This post illustrates so well my favorite trait of the Haitian people: resiliency. No one in Charye had a shovel, yet that didn’t stop them from digging and finding the drill bit.

I have seen this over and over in the people of Haiti, they are resilient. I have watched a mother grieve the loss of her baby with grace and dignity in spite of her utter lack. Lack of support, lack of sympathy from the hospital staff and lack of resources. I have seen women move on gracefully after the unnecessary loss of their unborn baby.  A baby lost to bad ultrasound equipment and lack of education. I have seen mothers fight for survival for themselves and their families. Yet each day they begin again as if they have forgotten the difficulties and sorrows of yesterday and are ready to face, better yet embrace, a new day. Haitian women are models of resiliency. They gracefully display a trait that many of us living in the first world have never truly experienced. The extent of my resiliency is coping with 1 bar of service on my phone, 24 hours without AC, or a restaurant that has run out of Diet Coke. When I cope in these situations I am proud, so proud, of my ability to adapt in tough situations.

Part of this resilience is an ability to cope, survive, and even thrive when in lack.  I look at situations and just shake my head in awe watching the people of Haiti degage, “make do”. Motorcycle repairs, electrical wires, ladders, and the creative use of black plastic shopping bags are all beautiful displays of how the people of Haiti degage, “make do or figure it out”. We once talked to a family about starting a business. They wanted to sell rice and beans in the marketplace and we were discussing the basic economics of the idea- how much will it cost you and how much profit will you make? It turned out after they sold an entire $100 bag of beans they would essentially break even, or possibly make a few Haitian dollars (less than $1 US). We thought they would abandon the idea completely, they didn’t. Instead the woman said, “But I will also have a new sack.” The empty rice sack was part of the profit, think of all she could do with that sack!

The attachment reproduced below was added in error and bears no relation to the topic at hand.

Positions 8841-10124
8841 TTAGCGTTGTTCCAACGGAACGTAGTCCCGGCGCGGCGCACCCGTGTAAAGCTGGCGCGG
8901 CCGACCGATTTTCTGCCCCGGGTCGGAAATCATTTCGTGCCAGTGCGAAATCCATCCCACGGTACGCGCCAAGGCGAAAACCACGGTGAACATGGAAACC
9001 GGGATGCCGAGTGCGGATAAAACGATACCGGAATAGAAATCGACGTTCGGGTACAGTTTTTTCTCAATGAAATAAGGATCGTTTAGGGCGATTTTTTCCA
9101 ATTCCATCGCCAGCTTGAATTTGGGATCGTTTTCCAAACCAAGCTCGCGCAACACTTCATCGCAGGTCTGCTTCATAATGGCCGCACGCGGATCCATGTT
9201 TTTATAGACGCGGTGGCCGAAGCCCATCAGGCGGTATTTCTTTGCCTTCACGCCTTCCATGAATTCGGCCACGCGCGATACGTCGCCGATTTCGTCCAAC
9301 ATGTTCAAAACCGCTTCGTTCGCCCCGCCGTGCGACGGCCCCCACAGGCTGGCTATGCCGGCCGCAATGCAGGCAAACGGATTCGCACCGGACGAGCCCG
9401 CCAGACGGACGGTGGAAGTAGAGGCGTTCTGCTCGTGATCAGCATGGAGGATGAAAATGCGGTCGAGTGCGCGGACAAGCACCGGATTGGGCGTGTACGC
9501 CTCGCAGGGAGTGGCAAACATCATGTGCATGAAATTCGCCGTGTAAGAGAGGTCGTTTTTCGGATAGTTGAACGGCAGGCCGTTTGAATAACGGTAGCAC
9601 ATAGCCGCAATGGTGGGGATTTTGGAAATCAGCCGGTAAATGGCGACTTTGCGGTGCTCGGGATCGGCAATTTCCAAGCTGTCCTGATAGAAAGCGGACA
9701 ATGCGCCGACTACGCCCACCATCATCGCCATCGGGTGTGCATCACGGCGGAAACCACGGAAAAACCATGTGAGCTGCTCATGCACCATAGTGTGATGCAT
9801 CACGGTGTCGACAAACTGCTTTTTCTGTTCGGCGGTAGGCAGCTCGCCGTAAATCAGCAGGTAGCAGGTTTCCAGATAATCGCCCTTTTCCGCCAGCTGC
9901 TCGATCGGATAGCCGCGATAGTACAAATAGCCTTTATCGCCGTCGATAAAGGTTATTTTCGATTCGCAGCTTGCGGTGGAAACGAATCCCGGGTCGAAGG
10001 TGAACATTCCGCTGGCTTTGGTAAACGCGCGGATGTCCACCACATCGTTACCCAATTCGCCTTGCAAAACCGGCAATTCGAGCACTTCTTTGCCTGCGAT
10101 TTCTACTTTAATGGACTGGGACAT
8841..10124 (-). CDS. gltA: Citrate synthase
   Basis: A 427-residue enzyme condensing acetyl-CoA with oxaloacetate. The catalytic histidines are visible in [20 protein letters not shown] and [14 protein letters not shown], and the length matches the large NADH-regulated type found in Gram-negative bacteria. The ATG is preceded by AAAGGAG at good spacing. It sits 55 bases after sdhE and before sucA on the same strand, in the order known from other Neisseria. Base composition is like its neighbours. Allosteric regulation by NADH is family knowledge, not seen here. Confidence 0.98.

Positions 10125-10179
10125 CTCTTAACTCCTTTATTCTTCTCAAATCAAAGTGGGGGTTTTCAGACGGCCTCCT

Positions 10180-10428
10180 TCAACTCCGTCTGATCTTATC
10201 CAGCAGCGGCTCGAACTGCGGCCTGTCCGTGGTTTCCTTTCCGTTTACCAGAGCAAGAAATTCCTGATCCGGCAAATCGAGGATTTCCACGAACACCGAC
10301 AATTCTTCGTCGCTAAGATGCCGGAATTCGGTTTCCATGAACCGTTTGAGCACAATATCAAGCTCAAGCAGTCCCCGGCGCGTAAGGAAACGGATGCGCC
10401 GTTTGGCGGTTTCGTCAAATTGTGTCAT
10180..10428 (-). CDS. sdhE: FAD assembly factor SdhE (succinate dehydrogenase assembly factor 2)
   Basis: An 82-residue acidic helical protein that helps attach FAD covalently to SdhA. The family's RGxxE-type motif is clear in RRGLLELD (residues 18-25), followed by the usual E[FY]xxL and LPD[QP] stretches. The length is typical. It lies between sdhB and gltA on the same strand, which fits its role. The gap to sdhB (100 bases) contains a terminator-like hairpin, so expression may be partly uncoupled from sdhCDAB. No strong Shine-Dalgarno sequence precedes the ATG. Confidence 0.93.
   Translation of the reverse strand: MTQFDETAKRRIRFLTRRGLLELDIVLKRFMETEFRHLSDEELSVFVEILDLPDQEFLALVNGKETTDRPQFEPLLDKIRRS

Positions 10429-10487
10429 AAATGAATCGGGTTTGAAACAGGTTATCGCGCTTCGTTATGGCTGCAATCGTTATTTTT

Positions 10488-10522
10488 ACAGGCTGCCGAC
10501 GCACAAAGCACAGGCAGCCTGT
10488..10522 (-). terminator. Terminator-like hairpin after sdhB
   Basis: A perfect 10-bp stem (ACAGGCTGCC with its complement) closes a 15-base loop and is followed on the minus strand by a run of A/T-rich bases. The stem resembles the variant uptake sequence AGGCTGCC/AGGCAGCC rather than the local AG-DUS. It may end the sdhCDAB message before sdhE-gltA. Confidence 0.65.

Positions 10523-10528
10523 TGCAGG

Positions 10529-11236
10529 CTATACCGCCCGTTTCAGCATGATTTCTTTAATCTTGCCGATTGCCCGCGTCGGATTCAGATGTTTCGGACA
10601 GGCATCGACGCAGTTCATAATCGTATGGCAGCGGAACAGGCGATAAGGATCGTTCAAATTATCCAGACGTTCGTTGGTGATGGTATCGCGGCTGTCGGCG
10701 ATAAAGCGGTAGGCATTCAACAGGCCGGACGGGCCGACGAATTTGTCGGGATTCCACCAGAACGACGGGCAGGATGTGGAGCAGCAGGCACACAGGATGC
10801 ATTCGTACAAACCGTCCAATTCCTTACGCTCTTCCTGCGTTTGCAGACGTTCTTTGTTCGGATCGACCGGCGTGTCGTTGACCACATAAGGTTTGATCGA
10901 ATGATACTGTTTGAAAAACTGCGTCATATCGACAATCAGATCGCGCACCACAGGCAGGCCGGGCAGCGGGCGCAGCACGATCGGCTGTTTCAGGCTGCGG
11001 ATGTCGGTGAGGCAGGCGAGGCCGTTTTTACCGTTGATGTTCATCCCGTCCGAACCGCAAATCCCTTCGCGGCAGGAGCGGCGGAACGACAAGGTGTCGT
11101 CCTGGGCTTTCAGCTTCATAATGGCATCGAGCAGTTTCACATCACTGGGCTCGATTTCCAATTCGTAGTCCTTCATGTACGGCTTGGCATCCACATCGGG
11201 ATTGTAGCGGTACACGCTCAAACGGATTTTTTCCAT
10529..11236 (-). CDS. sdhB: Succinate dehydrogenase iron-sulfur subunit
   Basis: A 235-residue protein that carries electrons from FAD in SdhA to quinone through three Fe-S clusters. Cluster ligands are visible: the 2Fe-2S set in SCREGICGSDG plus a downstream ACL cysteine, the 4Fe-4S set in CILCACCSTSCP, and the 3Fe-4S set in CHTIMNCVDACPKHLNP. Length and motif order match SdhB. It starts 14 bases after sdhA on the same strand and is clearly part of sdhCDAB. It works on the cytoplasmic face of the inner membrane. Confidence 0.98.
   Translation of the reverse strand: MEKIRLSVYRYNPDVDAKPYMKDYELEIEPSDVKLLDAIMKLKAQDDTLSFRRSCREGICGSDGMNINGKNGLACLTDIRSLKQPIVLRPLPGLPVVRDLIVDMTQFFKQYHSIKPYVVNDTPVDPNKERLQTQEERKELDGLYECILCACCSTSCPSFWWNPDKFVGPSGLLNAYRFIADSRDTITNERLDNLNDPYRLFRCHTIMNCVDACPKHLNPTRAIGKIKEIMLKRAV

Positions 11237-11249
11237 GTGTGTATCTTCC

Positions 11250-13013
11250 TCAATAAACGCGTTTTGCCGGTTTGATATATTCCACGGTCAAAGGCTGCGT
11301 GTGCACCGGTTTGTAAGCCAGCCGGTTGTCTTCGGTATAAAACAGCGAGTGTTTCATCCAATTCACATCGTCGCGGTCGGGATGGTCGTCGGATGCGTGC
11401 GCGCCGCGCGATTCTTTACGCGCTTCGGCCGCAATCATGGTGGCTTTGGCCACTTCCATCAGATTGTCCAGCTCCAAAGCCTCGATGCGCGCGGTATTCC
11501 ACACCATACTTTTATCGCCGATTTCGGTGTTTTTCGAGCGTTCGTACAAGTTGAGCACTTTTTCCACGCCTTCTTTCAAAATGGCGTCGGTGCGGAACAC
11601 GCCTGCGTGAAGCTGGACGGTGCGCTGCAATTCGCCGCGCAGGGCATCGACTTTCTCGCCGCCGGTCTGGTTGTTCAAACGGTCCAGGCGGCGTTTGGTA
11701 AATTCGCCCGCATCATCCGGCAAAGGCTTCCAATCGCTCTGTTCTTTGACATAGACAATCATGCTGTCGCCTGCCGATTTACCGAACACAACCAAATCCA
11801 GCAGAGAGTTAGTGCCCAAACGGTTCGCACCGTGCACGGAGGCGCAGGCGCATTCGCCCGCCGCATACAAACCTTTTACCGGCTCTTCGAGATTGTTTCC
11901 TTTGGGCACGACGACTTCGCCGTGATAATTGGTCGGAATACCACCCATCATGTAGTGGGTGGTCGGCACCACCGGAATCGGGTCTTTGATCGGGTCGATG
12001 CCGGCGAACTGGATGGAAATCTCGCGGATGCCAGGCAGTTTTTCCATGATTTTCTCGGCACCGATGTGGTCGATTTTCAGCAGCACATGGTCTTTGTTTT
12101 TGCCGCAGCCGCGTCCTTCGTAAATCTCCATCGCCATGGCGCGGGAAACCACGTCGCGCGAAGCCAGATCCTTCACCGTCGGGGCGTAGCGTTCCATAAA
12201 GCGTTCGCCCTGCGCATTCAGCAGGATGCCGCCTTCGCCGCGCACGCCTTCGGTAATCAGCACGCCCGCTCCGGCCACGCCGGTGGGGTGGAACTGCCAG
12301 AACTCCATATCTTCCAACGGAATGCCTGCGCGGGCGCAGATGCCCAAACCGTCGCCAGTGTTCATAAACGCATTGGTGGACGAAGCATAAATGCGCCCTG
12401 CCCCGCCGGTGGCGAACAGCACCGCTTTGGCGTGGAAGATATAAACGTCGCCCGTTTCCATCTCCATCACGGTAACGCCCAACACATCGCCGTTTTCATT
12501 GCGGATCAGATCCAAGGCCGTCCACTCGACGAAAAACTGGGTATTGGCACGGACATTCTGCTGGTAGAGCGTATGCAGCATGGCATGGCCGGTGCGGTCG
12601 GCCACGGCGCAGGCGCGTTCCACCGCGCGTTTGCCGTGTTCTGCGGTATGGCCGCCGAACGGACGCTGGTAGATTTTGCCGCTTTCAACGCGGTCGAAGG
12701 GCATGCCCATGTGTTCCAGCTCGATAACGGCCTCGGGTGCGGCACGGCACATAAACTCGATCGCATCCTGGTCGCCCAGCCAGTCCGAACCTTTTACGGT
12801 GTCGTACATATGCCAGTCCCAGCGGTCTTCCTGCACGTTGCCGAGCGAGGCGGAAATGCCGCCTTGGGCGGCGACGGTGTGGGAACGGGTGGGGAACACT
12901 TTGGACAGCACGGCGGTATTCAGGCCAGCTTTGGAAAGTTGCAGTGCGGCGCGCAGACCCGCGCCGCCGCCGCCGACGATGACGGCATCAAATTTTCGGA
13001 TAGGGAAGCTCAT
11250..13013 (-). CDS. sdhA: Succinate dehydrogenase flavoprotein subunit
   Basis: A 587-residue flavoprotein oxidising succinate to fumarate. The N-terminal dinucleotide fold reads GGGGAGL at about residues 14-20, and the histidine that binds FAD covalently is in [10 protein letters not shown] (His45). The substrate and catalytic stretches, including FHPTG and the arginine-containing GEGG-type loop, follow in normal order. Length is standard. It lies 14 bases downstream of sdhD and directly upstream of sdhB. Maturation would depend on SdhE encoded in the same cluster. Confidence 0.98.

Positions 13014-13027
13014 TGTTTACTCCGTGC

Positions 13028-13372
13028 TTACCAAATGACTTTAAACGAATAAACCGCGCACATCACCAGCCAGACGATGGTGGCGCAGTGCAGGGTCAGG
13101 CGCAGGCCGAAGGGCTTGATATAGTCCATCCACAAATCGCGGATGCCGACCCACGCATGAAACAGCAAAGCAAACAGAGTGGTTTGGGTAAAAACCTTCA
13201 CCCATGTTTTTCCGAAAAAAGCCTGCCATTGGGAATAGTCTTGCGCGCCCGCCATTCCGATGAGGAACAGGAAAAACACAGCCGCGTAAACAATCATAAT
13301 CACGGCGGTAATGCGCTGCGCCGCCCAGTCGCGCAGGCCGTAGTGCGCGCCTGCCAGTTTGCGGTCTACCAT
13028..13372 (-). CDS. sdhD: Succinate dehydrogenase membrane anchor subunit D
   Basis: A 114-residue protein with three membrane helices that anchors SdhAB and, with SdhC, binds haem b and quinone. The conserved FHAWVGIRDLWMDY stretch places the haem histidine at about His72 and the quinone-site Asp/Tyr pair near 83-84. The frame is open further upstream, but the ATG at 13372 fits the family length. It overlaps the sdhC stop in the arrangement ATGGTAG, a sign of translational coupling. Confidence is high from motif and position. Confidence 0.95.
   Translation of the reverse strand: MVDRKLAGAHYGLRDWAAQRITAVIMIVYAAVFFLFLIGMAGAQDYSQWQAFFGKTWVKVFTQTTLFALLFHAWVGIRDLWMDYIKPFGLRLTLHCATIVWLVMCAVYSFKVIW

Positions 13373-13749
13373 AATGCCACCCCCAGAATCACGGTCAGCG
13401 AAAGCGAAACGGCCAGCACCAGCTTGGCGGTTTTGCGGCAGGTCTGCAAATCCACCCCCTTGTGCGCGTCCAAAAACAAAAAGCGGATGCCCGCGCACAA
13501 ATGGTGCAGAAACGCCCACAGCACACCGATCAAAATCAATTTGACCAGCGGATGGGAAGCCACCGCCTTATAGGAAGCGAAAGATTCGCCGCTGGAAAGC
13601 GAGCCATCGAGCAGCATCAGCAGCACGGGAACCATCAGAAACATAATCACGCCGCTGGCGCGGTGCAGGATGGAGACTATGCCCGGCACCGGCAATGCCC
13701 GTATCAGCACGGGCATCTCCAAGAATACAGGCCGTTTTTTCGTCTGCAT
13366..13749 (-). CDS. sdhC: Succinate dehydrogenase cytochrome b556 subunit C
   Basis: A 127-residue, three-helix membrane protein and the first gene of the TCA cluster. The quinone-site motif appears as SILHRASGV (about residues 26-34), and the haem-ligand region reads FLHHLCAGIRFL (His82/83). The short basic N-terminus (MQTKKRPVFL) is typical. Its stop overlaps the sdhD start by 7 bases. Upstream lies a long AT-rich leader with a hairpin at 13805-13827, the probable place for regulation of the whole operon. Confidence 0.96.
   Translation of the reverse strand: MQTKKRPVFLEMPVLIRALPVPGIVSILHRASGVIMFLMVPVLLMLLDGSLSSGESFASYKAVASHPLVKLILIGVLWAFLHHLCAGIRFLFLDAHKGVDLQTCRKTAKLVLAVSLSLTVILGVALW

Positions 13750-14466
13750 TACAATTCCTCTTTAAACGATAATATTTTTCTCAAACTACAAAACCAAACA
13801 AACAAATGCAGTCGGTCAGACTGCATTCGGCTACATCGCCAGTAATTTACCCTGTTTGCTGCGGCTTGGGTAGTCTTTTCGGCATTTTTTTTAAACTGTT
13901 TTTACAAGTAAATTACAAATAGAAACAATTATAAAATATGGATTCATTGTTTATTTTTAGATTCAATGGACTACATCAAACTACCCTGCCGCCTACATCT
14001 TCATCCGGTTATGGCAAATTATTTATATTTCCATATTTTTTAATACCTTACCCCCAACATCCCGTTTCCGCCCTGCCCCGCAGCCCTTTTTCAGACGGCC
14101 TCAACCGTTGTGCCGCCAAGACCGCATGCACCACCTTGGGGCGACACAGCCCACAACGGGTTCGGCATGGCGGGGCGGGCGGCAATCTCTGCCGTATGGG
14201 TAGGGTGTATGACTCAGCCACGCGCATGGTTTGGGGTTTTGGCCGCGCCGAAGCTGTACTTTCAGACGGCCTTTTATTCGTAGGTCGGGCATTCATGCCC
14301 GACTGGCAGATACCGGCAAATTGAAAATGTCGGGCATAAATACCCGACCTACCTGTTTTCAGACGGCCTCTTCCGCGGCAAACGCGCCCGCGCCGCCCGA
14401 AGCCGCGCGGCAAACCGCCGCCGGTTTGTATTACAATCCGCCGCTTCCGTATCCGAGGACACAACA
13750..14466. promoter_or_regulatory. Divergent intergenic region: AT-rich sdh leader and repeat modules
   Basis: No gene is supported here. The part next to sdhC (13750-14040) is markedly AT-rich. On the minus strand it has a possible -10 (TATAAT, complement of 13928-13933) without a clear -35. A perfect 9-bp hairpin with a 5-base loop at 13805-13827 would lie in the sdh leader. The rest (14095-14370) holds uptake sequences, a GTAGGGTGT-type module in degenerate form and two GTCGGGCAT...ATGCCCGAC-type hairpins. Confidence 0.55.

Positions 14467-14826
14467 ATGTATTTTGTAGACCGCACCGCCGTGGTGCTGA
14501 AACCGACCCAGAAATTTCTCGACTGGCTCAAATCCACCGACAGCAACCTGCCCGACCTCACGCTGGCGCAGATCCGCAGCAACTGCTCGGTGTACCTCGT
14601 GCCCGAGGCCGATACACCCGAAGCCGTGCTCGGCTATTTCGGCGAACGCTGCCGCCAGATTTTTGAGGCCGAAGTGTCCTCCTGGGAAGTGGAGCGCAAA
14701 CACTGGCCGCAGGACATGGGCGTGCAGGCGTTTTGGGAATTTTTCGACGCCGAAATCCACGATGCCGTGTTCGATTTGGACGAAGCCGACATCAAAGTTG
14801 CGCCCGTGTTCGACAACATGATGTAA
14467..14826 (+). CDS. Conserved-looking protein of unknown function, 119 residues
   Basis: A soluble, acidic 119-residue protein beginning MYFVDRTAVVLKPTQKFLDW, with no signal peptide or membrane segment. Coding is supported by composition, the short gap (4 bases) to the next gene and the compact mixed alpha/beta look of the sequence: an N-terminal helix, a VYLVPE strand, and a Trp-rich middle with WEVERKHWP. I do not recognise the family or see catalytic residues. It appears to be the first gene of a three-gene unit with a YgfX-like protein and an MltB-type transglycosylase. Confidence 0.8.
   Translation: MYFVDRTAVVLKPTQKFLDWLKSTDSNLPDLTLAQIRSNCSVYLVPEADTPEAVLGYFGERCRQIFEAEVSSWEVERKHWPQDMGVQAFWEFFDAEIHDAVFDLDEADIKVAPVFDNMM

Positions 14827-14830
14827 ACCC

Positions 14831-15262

The kids in Haiti are raised with the concept of degage, it’s their way of life. The boys make cars out of empty juice bottles with wheels made of bottle caps. They also make ingenious kites using just little sticks, black plastic shopping bags, and various bits of garbage for the tail. I have seen these all over, and they are always made of the black bags so although they fly very well, they are not pretty but serve the purpose of keeping the kids entertained for hours.

But one time we were driving through Port au Prince and saw a different scene. A little girl had made her kite from a scrap of pink plastic and it was flying high against a beautiful blue sky. She was standing in the midst of utter chaos: earthquake rubble, tin-roofed shacks with tangles of electrical wires overhead, garbage strewn on the street and more people than you have ever seen in such a small space. Yet, with her hair all braided with pretty bows and her big smile, she could have been at the most beautiful park in the world. One of my team members commented, “That’s what I love about Haiti- beauty in chaos.”


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